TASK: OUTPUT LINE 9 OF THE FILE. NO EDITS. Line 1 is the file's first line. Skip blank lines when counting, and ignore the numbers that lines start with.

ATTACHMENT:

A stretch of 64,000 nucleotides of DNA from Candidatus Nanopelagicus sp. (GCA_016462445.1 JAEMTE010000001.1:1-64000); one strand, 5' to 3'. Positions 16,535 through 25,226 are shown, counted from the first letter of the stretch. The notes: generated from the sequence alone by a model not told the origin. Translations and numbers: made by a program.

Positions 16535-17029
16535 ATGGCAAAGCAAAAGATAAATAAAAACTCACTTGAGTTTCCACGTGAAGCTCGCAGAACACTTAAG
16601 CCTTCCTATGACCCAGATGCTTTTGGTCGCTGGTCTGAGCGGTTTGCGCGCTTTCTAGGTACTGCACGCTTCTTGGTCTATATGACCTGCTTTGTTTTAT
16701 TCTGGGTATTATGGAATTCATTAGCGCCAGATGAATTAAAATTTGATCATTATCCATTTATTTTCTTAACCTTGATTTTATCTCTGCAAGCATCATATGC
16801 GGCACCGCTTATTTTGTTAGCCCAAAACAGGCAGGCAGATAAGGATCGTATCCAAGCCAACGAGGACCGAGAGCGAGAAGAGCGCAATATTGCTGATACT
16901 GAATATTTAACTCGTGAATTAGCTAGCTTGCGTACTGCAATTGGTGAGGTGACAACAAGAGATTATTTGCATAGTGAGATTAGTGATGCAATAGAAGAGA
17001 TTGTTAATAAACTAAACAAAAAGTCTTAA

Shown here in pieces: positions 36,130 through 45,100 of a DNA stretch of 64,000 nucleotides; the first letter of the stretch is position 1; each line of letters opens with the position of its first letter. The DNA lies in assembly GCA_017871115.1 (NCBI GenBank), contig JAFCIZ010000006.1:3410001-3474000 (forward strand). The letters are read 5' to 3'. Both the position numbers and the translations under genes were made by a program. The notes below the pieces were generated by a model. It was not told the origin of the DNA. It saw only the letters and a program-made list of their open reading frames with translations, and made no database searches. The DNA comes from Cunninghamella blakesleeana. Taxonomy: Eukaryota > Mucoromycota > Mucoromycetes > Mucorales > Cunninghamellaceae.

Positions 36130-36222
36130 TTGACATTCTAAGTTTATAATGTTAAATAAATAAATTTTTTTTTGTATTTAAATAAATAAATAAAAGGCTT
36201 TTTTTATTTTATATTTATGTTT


Shown here in pieces: positions 36,130 through 45,100 of a DNA stretch of 64,000 nucleotides; the first letter of the stretch is position 1; each line of letters opens with the position of its first letter. The DNA lies in assembly GCA_017871115.1 (NCBI GenBank), contig JAFCIZ010000006.1:3410001-3474000 (forward strand). The letters are read 5' to 3'. Both the position numbers and the translations under genes were made by a program. The notes below the pieces were generated by a model. It was not told the origin of the DNA. It saw only the letters and a program-made list of their open reading frames with translations, and made no database searches. The DNA comes from Cunninghamella blakesleeana. Taxonomy: Eukaryota > Mucoromycota > Mucoromycetes > Mucorales > Cunninghamellaceae.